Grand turn out
MORE than 1,000 people turned out for this year s Royston May Fayre – and despite the threatening weather the event was described as a success . There was plenty of clowning around from the comedy trampoline act Tumblairs and a display from Paws for Tho
MORE than 1,000 people turned out for this year's Royston May Fayre - and despite the threatening weather the event was described as a "success".
There was plenty of clowning around from the comedy trampoline act Tumblairs and a display from Paws for Thought, a dog training team.
And outside the arena one visitor who attracted attention was Colin Pillinger, the man behind the Beagle space probe which was planned to land on Mars to gather scientific material.
It is believed, however, that the Beagle crashed on landing.
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And there were plenty of crash landings as visitors attempted to reach Mars in an attraction set up by members of the Royston Round Table.
Members had been working for weeks on the project which set out to re-create a Mars landing on a smaller although not less ambitious scale.
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Round Table member Simon Whybrow said: "It took a long time to prepare and even in the last week there were modifications to get it right."
The group's spokesman Arend Jan van Boschoven said the attraction had been a "great success".
The Round Table also raised £250 for the East Anglian Air Ambulance and this will be matched by the Melbourn-based company TTP.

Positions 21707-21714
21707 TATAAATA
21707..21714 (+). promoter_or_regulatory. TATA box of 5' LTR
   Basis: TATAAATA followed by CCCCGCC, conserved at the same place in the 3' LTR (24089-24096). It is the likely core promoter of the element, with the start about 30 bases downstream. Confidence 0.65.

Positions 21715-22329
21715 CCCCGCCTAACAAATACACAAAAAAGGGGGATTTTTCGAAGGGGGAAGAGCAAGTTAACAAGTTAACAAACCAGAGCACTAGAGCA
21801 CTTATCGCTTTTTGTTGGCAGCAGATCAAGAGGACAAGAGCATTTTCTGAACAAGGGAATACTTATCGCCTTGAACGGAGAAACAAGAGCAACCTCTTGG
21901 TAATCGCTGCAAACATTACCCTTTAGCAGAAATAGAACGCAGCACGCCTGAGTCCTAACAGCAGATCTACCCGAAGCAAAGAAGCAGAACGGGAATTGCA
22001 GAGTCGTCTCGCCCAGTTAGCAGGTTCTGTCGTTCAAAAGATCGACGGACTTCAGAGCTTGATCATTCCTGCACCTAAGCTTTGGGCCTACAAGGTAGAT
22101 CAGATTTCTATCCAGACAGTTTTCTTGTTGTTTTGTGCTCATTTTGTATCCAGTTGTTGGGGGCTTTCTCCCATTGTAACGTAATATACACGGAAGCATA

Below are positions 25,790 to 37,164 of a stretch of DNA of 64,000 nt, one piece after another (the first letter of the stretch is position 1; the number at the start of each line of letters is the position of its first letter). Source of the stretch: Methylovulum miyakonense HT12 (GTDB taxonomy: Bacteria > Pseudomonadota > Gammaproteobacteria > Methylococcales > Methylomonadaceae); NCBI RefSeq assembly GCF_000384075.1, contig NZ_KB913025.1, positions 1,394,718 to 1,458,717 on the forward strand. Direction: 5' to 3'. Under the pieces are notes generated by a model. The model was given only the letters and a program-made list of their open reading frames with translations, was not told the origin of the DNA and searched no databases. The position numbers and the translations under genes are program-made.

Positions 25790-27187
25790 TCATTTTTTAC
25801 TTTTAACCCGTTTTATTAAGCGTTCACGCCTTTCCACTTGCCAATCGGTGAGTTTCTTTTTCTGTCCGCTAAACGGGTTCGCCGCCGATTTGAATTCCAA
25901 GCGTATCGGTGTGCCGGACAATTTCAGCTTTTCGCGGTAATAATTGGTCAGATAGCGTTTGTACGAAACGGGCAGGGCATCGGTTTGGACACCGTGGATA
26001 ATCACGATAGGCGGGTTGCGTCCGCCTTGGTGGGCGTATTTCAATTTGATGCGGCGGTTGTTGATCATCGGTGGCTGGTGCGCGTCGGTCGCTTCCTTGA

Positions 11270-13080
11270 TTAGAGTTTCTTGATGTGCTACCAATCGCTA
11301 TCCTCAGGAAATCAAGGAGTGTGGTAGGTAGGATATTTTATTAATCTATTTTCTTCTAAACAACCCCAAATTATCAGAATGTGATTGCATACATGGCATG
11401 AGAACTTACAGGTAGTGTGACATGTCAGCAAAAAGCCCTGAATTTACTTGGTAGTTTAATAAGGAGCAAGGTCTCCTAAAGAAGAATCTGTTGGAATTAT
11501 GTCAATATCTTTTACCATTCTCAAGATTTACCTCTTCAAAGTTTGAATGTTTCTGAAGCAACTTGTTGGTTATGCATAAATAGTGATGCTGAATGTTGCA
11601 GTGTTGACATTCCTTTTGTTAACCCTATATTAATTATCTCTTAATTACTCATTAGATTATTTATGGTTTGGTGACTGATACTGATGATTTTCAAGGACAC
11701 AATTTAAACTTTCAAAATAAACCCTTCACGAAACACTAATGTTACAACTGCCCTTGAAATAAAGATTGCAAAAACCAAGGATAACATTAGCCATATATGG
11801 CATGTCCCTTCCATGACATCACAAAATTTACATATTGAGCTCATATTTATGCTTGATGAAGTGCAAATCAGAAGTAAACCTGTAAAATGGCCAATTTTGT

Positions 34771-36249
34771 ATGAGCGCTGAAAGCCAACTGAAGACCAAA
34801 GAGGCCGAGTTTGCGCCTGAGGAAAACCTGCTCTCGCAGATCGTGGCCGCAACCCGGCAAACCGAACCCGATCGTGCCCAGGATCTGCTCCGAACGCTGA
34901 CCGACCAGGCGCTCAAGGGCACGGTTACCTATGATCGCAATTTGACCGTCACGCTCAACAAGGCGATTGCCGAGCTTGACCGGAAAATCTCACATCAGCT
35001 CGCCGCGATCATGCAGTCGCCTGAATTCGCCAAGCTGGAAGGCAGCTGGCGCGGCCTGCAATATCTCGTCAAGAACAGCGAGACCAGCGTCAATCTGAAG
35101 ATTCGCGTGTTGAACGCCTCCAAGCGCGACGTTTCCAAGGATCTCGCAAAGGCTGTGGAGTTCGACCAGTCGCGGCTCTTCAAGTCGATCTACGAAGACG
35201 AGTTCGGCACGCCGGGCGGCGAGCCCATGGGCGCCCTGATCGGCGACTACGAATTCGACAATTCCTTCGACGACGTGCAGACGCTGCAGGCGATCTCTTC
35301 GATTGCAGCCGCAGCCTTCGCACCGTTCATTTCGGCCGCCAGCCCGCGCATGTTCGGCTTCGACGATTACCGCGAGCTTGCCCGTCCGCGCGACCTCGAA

He said, too, that there were a number of people who showed an interest in joining the Round Table.
The event was organised by Royston Town Council, the Rotary Club of Royston, the Royston Lions and the Royston Round Table.
Town clerk Celia Walpole said: "It was a successful day all round. There was a good turnout which was better than expected bearing in mind what the weather was like in the morning."
In the town hall there was a bi-annual handy craft exhibition and people had the opportunity to see the latest work on the Royston tapestry.
The other attraction was the classic car show with vehicles on display in the town hall car park.
The American serviceman's name was Harold Kunz, who was described by Mrs Pardo as an "extremely friendly man" who got on well with all the locals.
Harold can be seen chatting to Rosie Truran, also from Whaddon, and the woman with her back to the camera is Rosie's sister Muriel, who was known as Midge. Serving behind the bar was Gertrude Brookes, the pub landlady.
Mrs Pardo said: "I knew Mrs Brookes very well from the community. She ran the pub for a number of years and everyone liked her as she was really friendly."
Sue Rattenbury-Reynolds also identified the Waggon and Horses and Mrs Brookes behind the bar was, in fact, her grandmother, Gertrude.
Sue said: "It was lovely to open The Crow and see my nan's face on the page. It was such a surprise.
"My grandparents, Edward and Gertrude, ran the pub for years and my mum Dorothy was actually born there.
"I regularly visited and spent many hours in the pub, although not in the bar - I was far too young."
Sue remembers the US servicemen who were based at Bassingbourn.
She said: "I met many US airmen in the pub. I'll always remember how they used to bring huge boxes of sweets and chocolate with them."
The pub later changed its name to The Antelope and has now been converted to a private property.